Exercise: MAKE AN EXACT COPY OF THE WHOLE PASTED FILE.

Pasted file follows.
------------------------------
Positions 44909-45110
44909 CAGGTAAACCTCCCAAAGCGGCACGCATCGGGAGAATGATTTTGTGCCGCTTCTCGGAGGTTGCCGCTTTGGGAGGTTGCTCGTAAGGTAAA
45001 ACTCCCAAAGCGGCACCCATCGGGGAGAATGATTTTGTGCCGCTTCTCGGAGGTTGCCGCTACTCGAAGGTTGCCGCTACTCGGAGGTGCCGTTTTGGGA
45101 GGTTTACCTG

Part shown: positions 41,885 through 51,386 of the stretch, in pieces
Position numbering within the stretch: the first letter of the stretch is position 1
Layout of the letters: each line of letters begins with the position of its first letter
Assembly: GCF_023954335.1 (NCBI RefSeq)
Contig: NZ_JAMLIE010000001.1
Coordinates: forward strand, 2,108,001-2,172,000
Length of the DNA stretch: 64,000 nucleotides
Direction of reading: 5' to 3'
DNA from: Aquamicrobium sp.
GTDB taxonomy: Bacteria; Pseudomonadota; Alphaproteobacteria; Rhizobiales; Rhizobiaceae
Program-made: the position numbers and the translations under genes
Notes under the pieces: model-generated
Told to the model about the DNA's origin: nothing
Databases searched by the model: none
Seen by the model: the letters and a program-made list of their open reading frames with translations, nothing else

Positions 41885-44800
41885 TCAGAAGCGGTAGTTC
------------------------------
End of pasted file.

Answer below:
Positions 44909-45110
44909 CAGGTAAACCTCCCAAAGCGGCACGCATCGGGAGAATGATTTTGTGCCGCTTCTCGGAGGTTGCCGCTTTGGGAGGTTGCTCGTAAGGTAAA
45001 ACTCCCAAAGCGGCACCCATCGGGGAGAATGATTTTGTGCCGCTTCTCGGAGGTTGCCGCTACTCGAAGGTTGCCGCTACTCGGAGGTGCCGTTTTGGGA
45101 GGTTTACCTG

Part shown: positions 41,885 through 51,386 of the stretch, in pieces
Position numbering within the stretch: the first letter of the stretch is position 1
Layout of the letters: each line of letters begins with the position of its first letter
Assembly: GCF_023954335.1 (NCBI RefSeq)
Contig: NZ_JAMLIE010000001.1
Coordinates: forward strand, 2,108,001-2,172,000
Length of the DNA stretch: 64,000 nucleotides
Direction of reading: 5' to 3'
DNA from: Aquamicrobium sp.
GTDB taxonomy: Bacteria; Pseudomonadota; Alphaproteobacteria; Rhizobiales; Rhizobiaceae
Program-made: the position numbers and the translations under genes
Notes under the pieces: model-generated
Told to the model about the DNA's origin: nothing
Databases searched by the model: none
Seen by the model: the letters and a program-made list of their open reading frames with translations, nothing else

Positions 41885-44800
41885 TCAGAAGCGGTAGTTC